As excitement continues to build surrounding the 2022 World Cup in Qatar, the tournament is still facing controversy.
This week, the sale of alcohol to fans at World Cup stadiums was banned with just two days to go until the tournament kicks off.
Human rights campaigner Peter Tatchell told GB News he is "concerned" for LGBT+ fans at the World Cup in Qatar GB News
But further questions are being asked around the safety of travelling LGBT+ football fans.
FIFA president Gianni Infantino wrote to all 32 competing nations earlier this month urging them to focus on the on-field action and “not allow football to be dragged into every ideological or political battle that exists” during the contentious tournament.
One campaigner was arrested in the country, but released ahead of the start of the World Cup.
Human rights activist Peter Tatchell staged a one-person protest in Qatar and arrested by police, but he says they “didn’t know what to do with me”
Mr Tatchell said: “They told me I could go providing I went to the airport, got on a plane and left the country.
“That’s only because I was a white Westerner with a British passport. Only because of the intervention of the British Embassy. And only because, in the run up to the World Cup, the Qatar authorities didn’t want any bad publicity.
“If I’d been a Qatari, I would now be doing time in prison.”
Human rights campaigner Peter Tatchell was arrested in October for protesting in Qatar ahead of the World Cup STRINGER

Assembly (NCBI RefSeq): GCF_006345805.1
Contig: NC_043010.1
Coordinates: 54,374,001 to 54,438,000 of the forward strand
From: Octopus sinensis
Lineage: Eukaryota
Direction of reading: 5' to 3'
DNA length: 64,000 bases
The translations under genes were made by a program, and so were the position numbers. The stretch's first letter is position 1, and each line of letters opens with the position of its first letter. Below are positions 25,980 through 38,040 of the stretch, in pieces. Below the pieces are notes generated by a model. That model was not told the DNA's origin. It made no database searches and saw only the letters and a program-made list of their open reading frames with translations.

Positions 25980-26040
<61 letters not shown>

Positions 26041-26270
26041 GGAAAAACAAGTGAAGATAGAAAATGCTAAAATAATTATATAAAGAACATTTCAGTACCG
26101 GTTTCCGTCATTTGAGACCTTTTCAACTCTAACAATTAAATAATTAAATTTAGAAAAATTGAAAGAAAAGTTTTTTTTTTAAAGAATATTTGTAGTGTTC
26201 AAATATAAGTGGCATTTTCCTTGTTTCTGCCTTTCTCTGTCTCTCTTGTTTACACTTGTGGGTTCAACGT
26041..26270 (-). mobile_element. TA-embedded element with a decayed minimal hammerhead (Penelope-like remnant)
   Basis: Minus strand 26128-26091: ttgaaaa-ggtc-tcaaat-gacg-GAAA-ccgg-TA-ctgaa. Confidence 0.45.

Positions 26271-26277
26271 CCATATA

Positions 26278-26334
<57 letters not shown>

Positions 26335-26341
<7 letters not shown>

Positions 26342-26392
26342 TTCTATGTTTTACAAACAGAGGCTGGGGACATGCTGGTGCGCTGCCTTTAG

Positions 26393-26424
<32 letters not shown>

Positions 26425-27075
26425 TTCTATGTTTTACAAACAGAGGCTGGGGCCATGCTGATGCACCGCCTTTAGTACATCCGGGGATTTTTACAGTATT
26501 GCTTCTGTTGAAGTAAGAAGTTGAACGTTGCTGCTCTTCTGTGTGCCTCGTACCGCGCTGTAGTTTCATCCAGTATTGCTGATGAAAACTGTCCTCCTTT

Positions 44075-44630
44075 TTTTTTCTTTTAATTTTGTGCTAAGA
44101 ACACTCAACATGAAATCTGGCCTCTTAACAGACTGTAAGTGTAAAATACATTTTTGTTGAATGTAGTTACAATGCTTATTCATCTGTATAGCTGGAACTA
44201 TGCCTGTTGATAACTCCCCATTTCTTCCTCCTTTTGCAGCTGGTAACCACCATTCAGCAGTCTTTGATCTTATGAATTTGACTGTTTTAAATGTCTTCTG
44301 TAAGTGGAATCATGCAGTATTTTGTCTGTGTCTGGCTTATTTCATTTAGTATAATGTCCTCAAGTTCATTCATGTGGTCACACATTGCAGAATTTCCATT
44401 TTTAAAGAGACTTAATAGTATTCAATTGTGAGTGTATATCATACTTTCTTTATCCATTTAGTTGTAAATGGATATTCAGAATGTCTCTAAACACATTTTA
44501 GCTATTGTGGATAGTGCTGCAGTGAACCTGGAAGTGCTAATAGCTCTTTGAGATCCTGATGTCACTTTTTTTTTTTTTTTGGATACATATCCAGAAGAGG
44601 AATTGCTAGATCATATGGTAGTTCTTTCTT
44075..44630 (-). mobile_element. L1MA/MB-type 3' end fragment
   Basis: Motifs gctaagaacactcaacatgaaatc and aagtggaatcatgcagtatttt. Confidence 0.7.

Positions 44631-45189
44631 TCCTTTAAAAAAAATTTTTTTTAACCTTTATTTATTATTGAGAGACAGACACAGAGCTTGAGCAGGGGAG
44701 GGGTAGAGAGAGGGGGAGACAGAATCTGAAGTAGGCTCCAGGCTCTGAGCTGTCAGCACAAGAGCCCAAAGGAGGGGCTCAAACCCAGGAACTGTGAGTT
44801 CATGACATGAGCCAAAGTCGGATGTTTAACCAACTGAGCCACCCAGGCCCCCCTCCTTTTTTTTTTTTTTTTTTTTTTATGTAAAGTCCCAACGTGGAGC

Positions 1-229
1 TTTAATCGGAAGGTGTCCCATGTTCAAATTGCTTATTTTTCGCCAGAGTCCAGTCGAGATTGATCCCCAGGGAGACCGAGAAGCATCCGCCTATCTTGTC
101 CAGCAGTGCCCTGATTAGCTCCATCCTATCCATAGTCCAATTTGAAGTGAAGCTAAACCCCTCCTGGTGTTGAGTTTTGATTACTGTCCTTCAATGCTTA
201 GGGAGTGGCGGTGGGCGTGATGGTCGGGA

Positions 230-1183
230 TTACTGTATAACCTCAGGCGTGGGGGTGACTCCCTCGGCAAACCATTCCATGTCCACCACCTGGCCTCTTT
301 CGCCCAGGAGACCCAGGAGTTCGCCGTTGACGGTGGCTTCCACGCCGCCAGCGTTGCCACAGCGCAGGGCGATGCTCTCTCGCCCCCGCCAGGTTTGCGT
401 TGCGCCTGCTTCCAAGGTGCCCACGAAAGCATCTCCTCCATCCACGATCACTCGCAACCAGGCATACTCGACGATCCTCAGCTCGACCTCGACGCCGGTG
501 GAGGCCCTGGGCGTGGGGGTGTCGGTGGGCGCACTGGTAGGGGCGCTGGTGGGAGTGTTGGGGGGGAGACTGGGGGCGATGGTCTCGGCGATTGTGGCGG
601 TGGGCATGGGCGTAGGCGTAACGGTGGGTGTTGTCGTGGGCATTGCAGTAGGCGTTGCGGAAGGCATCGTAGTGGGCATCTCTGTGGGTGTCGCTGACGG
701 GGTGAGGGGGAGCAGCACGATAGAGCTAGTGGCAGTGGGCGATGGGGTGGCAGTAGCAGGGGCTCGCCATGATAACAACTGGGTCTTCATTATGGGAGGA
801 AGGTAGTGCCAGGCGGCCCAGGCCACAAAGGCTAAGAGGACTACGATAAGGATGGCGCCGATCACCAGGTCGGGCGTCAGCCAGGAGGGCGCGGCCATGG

Speaking to Angela Rippon and Martin Daubney on GB News Breakfast, Mr Tatchell explained why he felt “concerned” for members of the LGBT+ community who were heading to Qatar for the World Cup tournament.
“The standard procedure in Qatar is anyone who is known to be gay, or even suspected or perceived to be gay is liable to be arrested or interrogation on the street, on the metro or in the shopping mall. That’s how bad it is.
“LGBT+ fans will be at risk.
“Qatar authorities say they’re doing to adopt a live and let live attitude, but they’ve broken so many promises.
“They haven’t fulfilled their promises on better conditions for migrant workers, or done so only in part. They’ve just reneged on their promise to allowed beer to be served and drunk in the stadium and the fanzones. Can we really trust these people?
“This is a police state, this is a dictatorship.
“I don’t believe we can trust their assurances, so I am concerned about what might happen to LGBT+ fans.”